Monday, January 10, 2011

Bob's Burgers tackles cannibalism, autism and child molestation (and that's just the first episode)

Posted By on Mon, Jan 10, 2011 at 1:00 PM

click to enlarge Bob's Burgers isn't afraid to get raw.
  • Bob's Burgers isn't afraid to get raw.

Move over, Wimpy -- there's a new sad sack of animated burger eaters.

Bob's Burgers
debuted on Fox last night, a half-hour comedy about a third-generation restaurateur who runs a failing burger joint with his family of five. The jokes will strike some as too raw, but there's a lot of meat for those willing to digest the entire show.  


The opening introduces us to proprietor Bob; his wife, Linda; and their three children, Tina, Gene and Louise. The plot focuses on a rumor that the burger joint is

serving human flesh, courtesy of youngest daughter Louise's wild

show-and-tell claims. When the health inspector, the wife's jilted

fiance, shows up to inspect the restaurant during the busiest weekend

of the year, high jinks ensue.

It's a sitcom that just happens to be animated. The fact that it's drawn lets Bob's Burgers push the boundaries of taste beyond a live-action show. But don't expect the wild cutaways of Family Guy. This is a quirky family that intends to make you sit through all its awkwardness, whether that's eldest daughter Tina's itchy crotch, Gene's attempt to prove Tina is autistic by making her count toothpicks on the floor, or Louise's decision to change the daily special to "the child molester" that comes with a "side of candy."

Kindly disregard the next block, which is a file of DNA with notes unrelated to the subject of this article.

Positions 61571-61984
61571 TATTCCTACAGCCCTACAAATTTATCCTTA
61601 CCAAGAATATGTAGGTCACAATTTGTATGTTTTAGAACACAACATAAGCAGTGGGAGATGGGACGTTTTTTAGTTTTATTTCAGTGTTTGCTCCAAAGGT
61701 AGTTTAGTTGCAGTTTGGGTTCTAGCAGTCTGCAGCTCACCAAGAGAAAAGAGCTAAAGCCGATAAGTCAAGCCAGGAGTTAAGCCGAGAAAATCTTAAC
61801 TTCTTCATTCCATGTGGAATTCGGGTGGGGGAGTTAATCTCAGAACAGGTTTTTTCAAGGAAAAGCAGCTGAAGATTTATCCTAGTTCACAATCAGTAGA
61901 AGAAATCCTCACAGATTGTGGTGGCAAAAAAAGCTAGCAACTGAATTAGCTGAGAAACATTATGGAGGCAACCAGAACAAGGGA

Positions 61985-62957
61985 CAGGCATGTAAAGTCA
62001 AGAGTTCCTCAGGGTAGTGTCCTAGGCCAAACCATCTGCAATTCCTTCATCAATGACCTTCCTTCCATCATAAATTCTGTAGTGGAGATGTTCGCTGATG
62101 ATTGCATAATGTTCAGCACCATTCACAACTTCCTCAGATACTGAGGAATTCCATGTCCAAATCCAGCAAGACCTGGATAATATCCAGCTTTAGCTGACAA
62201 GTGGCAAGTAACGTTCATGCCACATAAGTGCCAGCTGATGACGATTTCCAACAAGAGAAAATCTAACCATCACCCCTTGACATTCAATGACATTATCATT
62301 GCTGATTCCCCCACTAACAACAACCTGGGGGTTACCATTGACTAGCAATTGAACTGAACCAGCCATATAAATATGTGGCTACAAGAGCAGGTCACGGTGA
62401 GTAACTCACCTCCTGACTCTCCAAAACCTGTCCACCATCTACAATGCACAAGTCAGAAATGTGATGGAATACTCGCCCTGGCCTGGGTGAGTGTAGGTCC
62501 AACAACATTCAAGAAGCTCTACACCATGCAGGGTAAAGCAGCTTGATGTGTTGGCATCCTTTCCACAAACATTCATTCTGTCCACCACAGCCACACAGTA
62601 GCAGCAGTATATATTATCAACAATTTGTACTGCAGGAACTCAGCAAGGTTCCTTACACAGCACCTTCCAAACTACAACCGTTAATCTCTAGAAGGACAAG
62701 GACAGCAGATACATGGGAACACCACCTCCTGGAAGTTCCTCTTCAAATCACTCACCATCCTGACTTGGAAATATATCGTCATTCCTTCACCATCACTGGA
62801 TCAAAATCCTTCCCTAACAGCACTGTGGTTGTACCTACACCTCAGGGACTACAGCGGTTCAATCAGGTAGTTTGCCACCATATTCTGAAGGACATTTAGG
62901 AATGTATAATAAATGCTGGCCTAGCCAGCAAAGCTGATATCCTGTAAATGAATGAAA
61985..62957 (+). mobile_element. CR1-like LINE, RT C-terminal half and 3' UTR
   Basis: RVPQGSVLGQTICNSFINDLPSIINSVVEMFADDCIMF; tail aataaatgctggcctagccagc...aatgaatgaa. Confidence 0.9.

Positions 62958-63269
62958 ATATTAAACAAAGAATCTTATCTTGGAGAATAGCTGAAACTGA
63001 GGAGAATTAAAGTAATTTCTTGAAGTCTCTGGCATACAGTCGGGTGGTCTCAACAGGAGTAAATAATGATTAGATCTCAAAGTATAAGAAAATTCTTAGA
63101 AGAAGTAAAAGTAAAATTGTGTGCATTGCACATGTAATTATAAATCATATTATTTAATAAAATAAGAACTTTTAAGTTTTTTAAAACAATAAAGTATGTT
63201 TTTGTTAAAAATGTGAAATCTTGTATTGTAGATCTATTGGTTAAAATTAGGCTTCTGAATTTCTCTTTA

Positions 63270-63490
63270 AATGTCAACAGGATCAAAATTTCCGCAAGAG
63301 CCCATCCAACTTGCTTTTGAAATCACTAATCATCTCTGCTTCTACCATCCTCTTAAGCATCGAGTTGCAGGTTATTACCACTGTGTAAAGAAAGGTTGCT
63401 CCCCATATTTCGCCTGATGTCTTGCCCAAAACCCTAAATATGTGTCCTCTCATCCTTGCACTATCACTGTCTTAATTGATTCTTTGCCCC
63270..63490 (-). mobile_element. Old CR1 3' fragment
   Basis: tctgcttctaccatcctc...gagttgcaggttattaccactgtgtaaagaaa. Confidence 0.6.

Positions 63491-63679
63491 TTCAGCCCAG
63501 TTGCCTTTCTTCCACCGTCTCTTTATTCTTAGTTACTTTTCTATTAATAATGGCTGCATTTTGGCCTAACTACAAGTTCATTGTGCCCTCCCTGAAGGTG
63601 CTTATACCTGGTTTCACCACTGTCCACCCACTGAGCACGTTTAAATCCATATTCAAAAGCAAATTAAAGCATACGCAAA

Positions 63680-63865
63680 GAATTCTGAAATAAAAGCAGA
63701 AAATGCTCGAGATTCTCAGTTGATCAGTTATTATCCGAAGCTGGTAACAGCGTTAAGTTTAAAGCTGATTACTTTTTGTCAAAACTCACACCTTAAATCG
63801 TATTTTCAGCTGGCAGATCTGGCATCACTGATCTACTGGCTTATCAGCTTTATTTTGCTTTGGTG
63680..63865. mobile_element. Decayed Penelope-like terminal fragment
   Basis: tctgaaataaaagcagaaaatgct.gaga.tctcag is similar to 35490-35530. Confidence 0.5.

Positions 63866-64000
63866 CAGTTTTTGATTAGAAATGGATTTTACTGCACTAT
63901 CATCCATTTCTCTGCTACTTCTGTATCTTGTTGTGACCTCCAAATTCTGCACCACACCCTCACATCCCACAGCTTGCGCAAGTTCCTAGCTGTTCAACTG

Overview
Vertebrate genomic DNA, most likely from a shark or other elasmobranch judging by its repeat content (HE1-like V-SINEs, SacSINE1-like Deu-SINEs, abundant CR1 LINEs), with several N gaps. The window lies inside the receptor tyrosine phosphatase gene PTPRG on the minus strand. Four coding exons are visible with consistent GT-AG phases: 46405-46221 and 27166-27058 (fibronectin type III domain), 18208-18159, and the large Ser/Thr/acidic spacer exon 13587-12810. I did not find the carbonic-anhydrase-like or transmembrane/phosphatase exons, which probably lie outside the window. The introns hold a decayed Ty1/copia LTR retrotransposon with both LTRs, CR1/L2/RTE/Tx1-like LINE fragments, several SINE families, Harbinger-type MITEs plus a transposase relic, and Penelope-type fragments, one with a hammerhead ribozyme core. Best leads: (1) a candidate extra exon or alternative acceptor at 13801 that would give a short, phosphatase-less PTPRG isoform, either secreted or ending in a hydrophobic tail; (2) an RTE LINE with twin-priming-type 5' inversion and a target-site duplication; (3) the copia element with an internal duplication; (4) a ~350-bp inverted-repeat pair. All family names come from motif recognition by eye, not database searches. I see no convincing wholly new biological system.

The jokes can be ham-handed, such as when Louise informs the health inspector that her parents are in the basement grinding meat and it's not a euphemism. But the show also has its finger subtly on the foodie culture of America with slight digs at the ubiquity of bacon and adventurous eaters who are willing to overpay for the idea of exclusivity.

It was a quiet moment near the end of the episode that hit the spot, when Bob is reflecting on his life, using the front window of his restaurant as a mirror. He laments the failures in his career and how he is now middle-aged and fat, until his family invites him in because they are hungry.

The show seems to have struck a chord -- 9.4 million viewers tuned in to watch the premiere. Maybe that's because, in today's world, it's not too big a stretch to see oneself in a burger-shop window.

Bob's Burgers airs Sundays at 7:30 p.m. on Fox. The series debuted last night. 

[Image via Fox]

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